Synaptic plasticity in the central nervous system (CNS) is a fundamental basis for defining neuronal circuitries and network function. Synaptic strength can either be potentiated or depressed. These long-term changes are linked to modification at both pre- and postsynaptic neuronal compartments. The longstanding dogma of the pure neuronal origin of synaptic plasticity is now questionable. Several lines of evidence indicate that glial cells play a more pivotal role in driving synaptic plasticity than previously assumed.
The first synapse between nociceptive primary afferent C-fibres and lamina I neurons in the spinal dorsal horn is a key site for adaptive changes in nociceptive pathways. Activity-dependent long-term potentiation (LTP) of synaptic strength at this first synapse is a well-defined cellular model for chronic pain hypersensitivities such as hyperalgesia.^ ^The inherent activity-dependent nature of this model, however, fails to explain certain aspects of chronic pain conditions observed in clinics, i.e. secondary hyperalgesia, wide-spread pain or pain after opioid-withdrawal.
The present project aimed at elucidating the effects of diverse activation patterns of glial cells on synaptic transmission between nociceptive C-fibres and spinal lamina I neurons in an electrophysiological approach. We observed that glial cells have a mode-dependent capacity to modify nociceptive transmission in a bidirectional way. We used 2′(3′)-O-(4-Benzoylbenzoyl)-ATP triethylammonium salt (BzATP)-induced P2X7 receptor (P2X7R) signalling to investigate the effect of combined activation of both microglia and astrocytes on synaptic transmission. Activation of glial P2X7R under blockade of adenosine 1 receptor (A1R) signalling induced LTP at 60 % of all C-fibre inputs tested.^ The BzATP-induced LTP was accompanied by a decrease of the paired pulse ratio (PPR) indicative of a presynaptic modulation. Specific blockade of P2X7R signalling blocked the induction of LTP and the concomitant reduction of PPR. Previously, we showed that selective activation of microglia alone using fractalkine (FKN) signalling induces a facilitation of nociceptive transmission without inducing LTP. In contrast, here we showed that specific activation of spinal astrocytes alone using uncaging-induced inositol 1,4,5-trisphosphate (IP3) signalling in astrocytic networks induced a long-term depression (LTD) at all C-fibre inputs tested. The uncaging protocol failed to induce LTD when glial cell metabolism was blocked by fluoroacetate (FC) or when IP3 was omitted. No change in PPR was observed suggesting a postsynaptic expression of LTD.^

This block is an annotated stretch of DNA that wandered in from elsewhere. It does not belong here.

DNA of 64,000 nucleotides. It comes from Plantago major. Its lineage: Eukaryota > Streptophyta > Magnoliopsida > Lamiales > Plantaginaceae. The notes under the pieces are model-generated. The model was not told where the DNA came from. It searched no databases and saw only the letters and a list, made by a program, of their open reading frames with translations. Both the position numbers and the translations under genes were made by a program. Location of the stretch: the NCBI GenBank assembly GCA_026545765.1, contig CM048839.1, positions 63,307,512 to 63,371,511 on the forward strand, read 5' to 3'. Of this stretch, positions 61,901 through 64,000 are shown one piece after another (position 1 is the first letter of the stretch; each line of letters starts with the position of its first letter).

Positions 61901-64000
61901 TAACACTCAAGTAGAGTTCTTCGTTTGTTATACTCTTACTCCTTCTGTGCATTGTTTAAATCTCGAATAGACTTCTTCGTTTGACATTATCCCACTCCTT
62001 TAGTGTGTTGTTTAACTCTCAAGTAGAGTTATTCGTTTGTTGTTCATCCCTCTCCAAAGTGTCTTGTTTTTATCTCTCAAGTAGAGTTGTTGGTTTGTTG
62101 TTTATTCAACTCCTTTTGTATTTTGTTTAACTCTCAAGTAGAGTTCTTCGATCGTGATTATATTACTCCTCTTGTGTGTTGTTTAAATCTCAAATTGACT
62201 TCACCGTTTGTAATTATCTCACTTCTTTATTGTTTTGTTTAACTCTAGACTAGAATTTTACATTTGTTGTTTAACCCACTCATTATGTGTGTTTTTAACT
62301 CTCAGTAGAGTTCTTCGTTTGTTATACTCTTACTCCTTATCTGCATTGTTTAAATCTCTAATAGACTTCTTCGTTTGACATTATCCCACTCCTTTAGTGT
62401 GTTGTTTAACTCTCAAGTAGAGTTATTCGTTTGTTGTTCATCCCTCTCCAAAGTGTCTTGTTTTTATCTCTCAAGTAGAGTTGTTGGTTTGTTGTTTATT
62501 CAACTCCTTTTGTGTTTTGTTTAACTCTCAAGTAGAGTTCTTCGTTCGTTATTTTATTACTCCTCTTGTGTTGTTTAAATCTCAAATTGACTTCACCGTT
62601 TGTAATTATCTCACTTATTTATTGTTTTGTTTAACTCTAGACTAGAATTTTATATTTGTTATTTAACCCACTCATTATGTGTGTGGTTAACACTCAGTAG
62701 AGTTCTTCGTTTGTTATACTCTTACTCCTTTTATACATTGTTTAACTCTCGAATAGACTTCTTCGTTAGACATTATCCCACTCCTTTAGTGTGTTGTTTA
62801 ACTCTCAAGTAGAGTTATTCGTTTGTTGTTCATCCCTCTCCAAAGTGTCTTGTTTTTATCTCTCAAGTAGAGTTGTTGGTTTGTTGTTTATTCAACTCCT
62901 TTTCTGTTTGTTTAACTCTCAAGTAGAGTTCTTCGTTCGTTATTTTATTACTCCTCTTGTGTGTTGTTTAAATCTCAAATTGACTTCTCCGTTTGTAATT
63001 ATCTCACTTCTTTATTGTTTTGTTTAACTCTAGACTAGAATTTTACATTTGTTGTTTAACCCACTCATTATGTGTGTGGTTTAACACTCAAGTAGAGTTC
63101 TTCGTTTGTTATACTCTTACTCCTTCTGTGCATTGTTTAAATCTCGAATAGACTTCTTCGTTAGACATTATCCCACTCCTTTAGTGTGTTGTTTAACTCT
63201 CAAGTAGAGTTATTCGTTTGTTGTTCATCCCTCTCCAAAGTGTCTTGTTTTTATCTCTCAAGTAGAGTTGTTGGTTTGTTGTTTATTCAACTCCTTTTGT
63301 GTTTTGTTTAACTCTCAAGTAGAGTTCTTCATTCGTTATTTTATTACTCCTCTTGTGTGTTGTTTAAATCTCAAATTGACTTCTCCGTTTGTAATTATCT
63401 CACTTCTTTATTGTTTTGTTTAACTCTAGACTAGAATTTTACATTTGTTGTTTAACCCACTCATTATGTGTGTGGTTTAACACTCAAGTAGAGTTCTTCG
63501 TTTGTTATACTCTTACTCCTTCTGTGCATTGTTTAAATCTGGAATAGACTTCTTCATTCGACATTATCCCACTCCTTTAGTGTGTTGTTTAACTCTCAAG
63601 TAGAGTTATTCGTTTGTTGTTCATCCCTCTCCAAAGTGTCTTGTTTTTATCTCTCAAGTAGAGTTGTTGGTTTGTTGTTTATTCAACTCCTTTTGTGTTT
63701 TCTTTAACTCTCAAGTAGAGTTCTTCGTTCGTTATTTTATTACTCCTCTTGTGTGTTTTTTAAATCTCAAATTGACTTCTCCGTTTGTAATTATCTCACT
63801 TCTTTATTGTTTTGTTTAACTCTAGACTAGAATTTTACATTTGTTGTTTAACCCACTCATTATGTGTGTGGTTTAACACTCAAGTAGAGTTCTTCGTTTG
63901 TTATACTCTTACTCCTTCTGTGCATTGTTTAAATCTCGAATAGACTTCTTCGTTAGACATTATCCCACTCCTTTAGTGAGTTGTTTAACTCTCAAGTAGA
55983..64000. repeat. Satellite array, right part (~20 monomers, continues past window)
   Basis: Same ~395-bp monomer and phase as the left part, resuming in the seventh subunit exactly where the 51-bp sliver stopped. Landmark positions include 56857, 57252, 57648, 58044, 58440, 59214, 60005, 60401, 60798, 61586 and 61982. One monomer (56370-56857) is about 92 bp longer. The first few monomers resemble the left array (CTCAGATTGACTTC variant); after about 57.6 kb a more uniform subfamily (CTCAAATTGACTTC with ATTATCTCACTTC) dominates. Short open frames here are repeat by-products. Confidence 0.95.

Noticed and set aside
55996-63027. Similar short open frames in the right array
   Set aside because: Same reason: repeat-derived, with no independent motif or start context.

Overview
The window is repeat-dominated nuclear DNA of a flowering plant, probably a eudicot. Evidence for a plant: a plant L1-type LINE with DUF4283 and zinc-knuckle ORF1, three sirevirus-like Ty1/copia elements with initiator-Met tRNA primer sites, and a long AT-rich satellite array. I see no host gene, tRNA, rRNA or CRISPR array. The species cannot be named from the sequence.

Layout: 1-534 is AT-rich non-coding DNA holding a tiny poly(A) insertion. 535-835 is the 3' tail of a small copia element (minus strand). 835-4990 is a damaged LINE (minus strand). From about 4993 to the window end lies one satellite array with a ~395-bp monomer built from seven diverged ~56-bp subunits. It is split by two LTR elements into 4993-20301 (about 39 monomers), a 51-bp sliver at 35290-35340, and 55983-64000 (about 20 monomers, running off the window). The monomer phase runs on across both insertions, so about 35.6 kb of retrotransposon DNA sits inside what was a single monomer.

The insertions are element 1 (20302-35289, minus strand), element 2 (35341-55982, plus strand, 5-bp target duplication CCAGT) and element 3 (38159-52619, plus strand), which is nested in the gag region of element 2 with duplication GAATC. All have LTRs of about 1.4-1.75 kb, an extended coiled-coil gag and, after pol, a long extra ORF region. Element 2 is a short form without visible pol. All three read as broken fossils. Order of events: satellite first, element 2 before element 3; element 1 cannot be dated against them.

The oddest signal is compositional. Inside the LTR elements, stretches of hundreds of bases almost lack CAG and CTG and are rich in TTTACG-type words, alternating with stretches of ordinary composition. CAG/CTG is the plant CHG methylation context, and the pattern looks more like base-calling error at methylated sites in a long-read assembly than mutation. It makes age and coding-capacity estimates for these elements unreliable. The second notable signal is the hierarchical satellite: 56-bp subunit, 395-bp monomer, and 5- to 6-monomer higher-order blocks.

We present a new concept of synaptic plasticity showing that glial cell activation alone is capable of enabling long-term changes of synaptic strength in nociceptive pathways and that depending on the pattern of activation a bidirectional modulation of synaptic plasticity can be elicited.